Why Fulani Radio is Illegal—HURIWA Explains

A Civil Rights Advocacy group, Human Rights Writers Association of Nigeria (HURIWA), has asked the Nigerian government to perish the idea of setting up a Fulani radio station with public fund for herdsmen, saying that it breaches several sections of the Nigerian Broadcasting Code and section 42 of the 1999 Constitution of the Federal Republic of Nigeria.

HURIWA, said if the central government in clear breach of all extant laws goes ahead with the Fulani Radio as a public broadcaster then it should be ready to face an avalanche of litigations from Nigerians of diverse Ethno-religious configurations who would be short-changed should the commonwealth of Nigerians be deployed to the exclusive interest of a section of Nigeria.

The Rights group through a media statement by the National Coordinator Comrade Emmanuel Onwubiko and the National Media Affairs Director Miss Zainab Yusuf said the idea of setting up an exclusive publicly funded radio station to be broadcasted in one language is both divisive and criminal just as it may be misconstrued as a weapon to mobilise armed Fulani herdsmen to intensify their murderous and blood Cuddling rampage all across Nigeria.

The group reminds the Nigerian government that the genocides that tore apart Rwanda prior to the coming of President Paul Kegame were aggravated by Ethnic oriented broadcasting institutions similar to what the minister of Education Adamu Adamu categorically announced.

HURIWA also dismissed as double speak the belated explanation by the Director General of the National Broadcasting Commission Alhaji Modibbo Kawu who it saids sought to tie a wool of confusion on Nigerians by denying that the Radio Licence issued which the minister of Education—the Fulani born Alhaji Adamu Adamu confirmed to be a Fulani Radio for herdsmen is not exclusively for herdsmen but for farmers and hunters.

HURIWA wondered why the NBC official clearly spoke from both sides of his mouth when the Minister of Education Adamu Adamu categorically confirmed to Nigerians that the Radio Licence was obtained for the purposes of broadcasting in Fulani and for the herdsmen to stop the attacks targeting farming communities.

It stated emphatically that the idea of a Fulani radio station with public fund will never be accepted by Nigerians going by the obvious constitutional crime that such an action has engendered which offends section 42 of the Constitution Of the Federal Republic of Nigeria.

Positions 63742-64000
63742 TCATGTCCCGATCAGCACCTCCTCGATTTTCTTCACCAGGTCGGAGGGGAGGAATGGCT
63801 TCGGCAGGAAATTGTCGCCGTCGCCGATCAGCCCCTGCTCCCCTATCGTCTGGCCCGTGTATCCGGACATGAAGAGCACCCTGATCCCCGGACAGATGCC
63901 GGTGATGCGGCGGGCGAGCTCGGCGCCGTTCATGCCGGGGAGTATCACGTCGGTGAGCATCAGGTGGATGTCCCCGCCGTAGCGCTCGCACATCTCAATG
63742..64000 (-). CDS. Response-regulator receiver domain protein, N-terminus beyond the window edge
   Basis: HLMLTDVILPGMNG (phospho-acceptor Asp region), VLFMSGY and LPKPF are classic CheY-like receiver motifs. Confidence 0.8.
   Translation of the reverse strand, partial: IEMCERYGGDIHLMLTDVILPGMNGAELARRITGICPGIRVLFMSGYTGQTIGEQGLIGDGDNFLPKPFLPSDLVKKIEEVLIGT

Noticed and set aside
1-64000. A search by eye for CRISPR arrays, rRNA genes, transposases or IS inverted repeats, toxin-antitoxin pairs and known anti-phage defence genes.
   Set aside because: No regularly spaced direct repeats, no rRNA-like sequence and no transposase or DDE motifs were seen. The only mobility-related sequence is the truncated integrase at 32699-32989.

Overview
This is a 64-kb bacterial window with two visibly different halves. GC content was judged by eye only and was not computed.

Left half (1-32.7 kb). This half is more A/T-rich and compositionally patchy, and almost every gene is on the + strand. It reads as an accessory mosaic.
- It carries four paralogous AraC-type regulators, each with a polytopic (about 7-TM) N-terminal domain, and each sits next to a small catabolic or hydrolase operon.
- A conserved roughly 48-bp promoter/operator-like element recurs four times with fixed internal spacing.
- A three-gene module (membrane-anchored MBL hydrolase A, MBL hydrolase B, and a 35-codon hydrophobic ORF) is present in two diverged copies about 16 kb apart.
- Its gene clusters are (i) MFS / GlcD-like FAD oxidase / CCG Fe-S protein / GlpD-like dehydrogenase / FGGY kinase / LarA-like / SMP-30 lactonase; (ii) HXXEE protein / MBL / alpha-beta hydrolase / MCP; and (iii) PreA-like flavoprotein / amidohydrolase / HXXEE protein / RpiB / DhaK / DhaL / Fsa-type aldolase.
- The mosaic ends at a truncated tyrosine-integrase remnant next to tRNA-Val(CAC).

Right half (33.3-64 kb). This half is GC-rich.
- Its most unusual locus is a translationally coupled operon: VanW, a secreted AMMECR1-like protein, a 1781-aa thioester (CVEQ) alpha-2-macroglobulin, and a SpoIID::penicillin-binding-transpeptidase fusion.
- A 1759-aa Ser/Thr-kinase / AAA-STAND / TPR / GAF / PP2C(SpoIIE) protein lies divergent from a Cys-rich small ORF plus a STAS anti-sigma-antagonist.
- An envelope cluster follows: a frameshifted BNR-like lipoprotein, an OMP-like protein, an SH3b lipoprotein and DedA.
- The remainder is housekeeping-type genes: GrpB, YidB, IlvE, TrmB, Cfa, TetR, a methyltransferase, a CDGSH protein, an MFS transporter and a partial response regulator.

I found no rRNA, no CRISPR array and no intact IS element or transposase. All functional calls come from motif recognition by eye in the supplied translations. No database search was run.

The group, said the decision of the Muhammadu Buhari’s administration to obtain a licence and plan to deploy public fund to commence the operations of the radio for the purposes of mobilising Fulani herdsmen violates several sections of the National Broadcasting code which are derived from the extant National Broadcasting Commission’s Act including the sections that prohibits the deployment of public fund to service the interests of only a few sections of Nigeria.

HURIWA therefore asked President Muhammadu Buhari’s administration to jettison the highly divisive idea of deploying public resources to set up a radio station for the purposes of broadcasting to Fulani herdsmen just as the Rights group wondered why President Muhammadu Buhari’s administration does not trust either the Federal Radio Corporation of Nigeria or Voice of Nigeria to deliver a programme that would competently educate Nigerians of Fulani extractions and their neighbours on the virtues of good neighbourliness instead of duplicating the institution of public broadcasting which in this specific case is not only controversial but absolutely illegal and unconstitutional.

It further stated that the only reason for side stepping the established public broadcasting institutions such as Federal Radio Corporation of Nigeria; Voice of Nigeria or the Nigerian Television may not be far from the allegation that the current administration supports the Fulanization and Islamisation agenda of the marauding armed Fulani herdsmen.

HURIWA recalled that the Federal Government says it has acquired an Amplitude Modulation radio broadcast licence to reach herdsmen across various locations in the country as parts of measures to enhance nomadic education.

The Minister of Education, Adamu Adamu, said the radio frequency was to end the perennial farmers-herders crises across the country and added that the radio service would operate on frequency of 720KHz, and would air in Fulani language, as the government believes that the radio medium is one of the viable means to reach the herdsmen.

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